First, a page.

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    ABSTRACT: The fruits of Lagenaria siceraria Standl. (Cucurbitaceae) are widely used for medicinal and nutritional purposes in Africa. The health promoting ability of the fruits might be related to antioxidant properties of its constituents. In this study the antioxidant effect of fresh and dried fruits of L. siceraria was evaluated by comparing the 2,2-diphenyl-1,1-picrylhydrazyl (DPPH) radical scavenging and reducing capacity of ethyl acetate and n-butanol extracts of fresh and dried fruits. The comparison was further emphasized by high performance thin layer chromatography (HPTLC) analysis of the extracts so as to relate activities with their chemical profiles. Results indicated that ethyl acetate (EA) extract of the fresh fruits exhibited higher DPPH radical scavenging activity than other samples. At 0.01 mg/ml the order of activity was: EA dried fruits (50.6%) < Bt ( n -butanol) fresh fruits (53.3%) < Bt ( n -butanol) dried fruits (64.8%) < EA fresh fruits (68.6%) < Gallic acid (81.8%). A slight change of activity was observed at 0.1 mg/ml, where the order was; EA dried fruits (70%) < Bt dried fruits (71.8%) ≤ Bt fresh fruits (72%) < EA fresh fruits (81.6%) < Gallic acid (88.5%). In the reducing capacity assay, Bt fresh fruits extract exhibited higher reducing power than all test samples. The HPTLC chemical profiles of both fresh and dried fruit extracts showed some slight differences. The slight differences in antioxidant activities were justified by the HPTLC chemical profiles of the fruits. Therefore, taking fresh or dried fruits of L. siceraria may relatively give similar antioxidant effects. Since the fruits of this plant matures in bulky, then drying, milling and packing the products under hygiene environment can ensure a constant supply of antioxidant supplement.
    Tanzania health research bulletin 08/2009;
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    ABSTRACT: Clinical management of tuberculosis (TB) cases in developing countries is hampered by the lack of a simple and effective diagnostic test. Correct diagnosis of TB is needed to improve treatment, reduce transmission, and control development of drug resistance. This study was undertaken to establish microscopic observation for drug susceptibility (MODS) in clinical microbiology routine. Thirty Mycobacterium tuberculosis isolates and four smear positive sputum specimens were tested for susceptibility to isoniazid, rifampicin, ethambutol and streptomycin using MODS. Results were compared to gold standard methods used at a TB reference laboratory. The median turn around time (TAT) was six days for both direct and indirect assays. Results for rifampicin were 100% concordant with the reference laboratory and those of ethambutol, streptomycin and isoniazid were 97%, 94% and 94% concordant, respectively. In all discordant cases MODS categorize the isolates as resistant. Using SYBR Green to detect growth, there was clear increase in fluorescence for cultures of drug-resistant strains when compared to culture of sensitive strains. The discrepancy in these cases can be explained by the fact that in MODS any growth in drug-containing wells is labelled as resistance and can be resolved in using SYBR Green. MODS can therefore, be considered as a reliable and fast method which could be used as routine in Clinical Microbiology Laboratory in a TB endemic area.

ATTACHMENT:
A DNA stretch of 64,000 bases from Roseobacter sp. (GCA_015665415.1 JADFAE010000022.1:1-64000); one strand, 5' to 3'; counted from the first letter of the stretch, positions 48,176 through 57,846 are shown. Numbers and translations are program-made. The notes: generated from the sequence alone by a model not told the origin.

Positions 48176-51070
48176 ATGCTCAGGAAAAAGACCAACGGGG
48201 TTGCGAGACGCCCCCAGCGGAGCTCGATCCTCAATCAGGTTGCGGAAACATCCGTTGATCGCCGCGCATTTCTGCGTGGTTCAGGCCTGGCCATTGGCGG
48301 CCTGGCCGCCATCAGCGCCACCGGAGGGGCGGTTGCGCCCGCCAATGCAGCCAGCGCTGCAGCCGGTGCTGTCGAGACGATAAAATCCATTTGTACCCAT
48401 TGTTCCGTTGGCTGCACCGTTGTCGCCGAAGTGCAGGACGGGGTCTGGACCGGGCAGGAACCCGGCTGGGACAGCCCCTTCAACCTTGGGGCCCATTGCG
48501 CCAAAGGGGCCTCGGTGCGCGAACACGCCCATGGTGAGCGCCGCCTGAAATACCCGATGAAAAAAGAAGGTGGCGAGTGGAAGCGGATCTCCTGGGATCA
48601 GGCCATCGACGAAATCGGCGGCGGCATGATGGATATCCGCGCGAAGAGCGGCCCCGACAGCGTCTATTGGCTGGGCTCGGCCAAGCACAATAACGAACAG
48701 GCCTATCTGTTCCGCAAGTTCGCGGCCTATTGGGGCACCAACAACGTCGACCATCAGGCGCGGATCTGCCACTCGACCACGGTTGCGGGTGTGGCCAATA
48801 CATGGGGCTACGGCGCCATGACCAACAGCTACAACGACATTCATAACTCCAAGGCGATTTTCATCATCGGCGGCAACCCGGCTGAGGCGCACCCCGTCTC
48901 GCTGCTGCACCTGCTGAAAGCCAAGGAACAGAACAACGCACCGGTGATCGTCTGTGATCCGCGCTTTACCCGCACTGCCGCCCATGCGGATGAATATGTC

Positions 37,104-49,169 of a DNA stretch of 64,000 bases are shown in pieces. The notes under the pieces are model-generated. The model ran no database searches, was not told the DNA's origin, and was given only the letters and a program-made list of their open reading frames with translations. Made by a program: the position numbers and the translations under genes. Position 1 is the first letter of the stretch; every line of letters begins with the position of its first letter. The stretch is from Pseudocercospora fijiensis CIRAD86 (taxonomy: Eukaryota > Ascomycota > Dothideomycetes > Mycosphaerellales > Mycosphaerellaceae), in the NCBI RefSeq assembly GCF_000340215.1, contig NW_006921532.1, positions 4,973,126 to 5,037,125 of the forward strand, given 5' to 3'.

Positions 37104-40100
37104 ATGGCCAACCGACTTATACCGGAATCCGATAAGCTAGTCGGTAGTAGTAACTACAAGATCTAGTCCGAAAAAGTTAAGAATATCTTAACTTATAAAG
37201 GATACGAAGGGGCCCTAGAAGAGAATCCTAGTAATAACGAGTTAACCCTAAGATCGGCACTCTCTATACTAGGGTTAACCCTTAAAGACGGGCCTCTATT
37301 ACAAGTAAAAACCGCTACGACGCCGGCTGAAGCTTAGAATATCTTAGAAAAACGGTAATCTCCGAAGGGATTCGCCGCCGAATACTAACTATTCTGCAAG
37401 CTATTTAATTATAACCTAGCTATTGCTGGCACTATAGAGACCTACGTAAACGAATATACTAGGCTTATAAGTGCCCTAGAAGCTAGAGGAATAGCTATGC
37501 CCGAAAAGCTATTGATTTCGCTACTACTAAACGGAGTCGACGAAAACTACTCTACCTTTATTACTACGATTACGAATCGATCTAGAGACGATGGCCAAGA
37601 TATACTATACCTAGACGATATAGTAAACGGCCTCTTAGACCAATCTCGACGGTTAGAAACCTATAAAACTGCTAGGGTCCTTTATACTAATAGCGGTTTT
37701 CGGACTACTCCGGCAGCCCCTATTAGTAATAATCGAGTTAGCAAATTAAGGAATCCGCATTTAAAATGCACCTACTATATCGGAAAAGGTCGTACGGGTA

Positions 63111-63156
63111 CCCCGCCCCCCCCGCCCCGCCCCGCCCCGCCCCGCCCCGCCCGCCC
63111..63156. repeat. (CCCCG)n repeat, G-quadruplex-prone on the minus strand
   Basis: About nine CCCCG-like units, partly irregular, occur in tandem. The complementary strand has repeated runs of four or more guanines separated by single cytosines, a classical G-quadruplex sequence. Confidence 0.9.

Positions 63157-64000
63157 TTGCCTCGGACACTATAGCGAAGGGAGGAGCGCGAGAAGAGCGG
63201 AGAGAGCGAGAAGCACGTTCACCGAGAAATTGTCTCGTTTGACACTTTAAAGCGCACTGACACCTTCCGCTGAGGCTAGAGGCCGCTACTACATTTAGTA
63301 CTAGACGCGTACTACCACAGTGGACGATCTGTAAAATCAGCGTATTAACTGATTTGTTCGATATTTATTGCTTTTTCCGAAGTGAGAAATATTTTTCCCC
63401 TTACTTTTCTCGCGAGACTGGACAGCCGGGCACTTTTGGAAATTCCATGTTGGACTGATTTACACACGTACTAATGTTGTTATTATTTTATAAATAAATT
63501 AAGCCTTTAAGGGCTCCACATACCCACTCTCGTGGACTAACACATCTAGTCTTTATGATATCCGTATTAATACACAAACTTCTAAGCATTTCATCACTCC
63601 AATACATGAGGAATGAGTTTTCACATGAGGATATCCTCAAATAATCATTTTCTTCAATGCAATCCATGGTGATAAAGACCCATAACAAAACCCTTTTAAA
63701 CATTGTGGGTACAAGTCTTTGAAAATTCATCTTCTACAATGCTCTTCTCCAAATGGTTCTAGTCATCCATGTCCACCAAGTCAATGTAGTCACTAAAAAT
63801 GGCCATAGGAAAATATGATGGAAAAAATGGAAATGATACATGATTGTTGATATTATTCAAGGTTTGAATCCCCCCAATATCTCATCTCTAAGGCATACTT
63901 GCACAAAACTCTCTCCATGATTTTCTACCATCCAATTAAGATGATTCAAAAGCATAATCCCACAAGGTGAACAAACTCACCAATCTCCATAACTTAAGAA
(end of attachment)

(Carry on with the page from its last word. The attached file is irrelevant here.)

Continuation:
Tanzania health research bulletin 08/2009;
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    ABSTRACT: An analysis of the Global Youth Tobacco Survey for Kilimanjaro, Tanzania was carried out to assess sex differences in the prevalence rates and predictors of current cigarette smoking among in-school adolescents. A total of 2323 adolescents participated in the study of whom 53% were females and 47% males. The prevalence of current cigarette smoking was 3.0% and 1.4% among males and females, respectively. The common factors that were significantly positively associated with cigarette smoking between sexes were: having more pocket money, closest friend smoked cigarettes, seeing actors smoke on TV, videos or movies, and seeing advertisements for cigarettes at social gatherings. Seeing anti-smoking messages at social gatherings were negatively associated with smoking among both sexes. While having had something such as a t-shirt or pen with a cigarette brand logo on it was positively associated with cigarette smoking among males, it was negatively associated with cigarette smoking among females. Male adolescents older than 15 years, those in their 9th year of schooling, and those who had seen cigarette brand names on TV were more likely to smoke. Meanwhile, male respondents who were in their 8th year of schooling, had seen anti-smoking media messages, and advertisements for cigarettes in newspapers or magazines were less likely to smoke. Among female adolescents, those who had parents who smoked, and surprisingly those who perceived that cigarette smoking as harmful were more likely to smoke. Interestingly, seeing advertisement for cigarettes on billboards was negatively associated with smoking among female adolescents. Interventions aimed to reduce adolescent smoking need to be designed and implemented with due consideration of sex differences in these associated factors.
    Tanzania health research bulletin 10/2007; 9(3):190-5.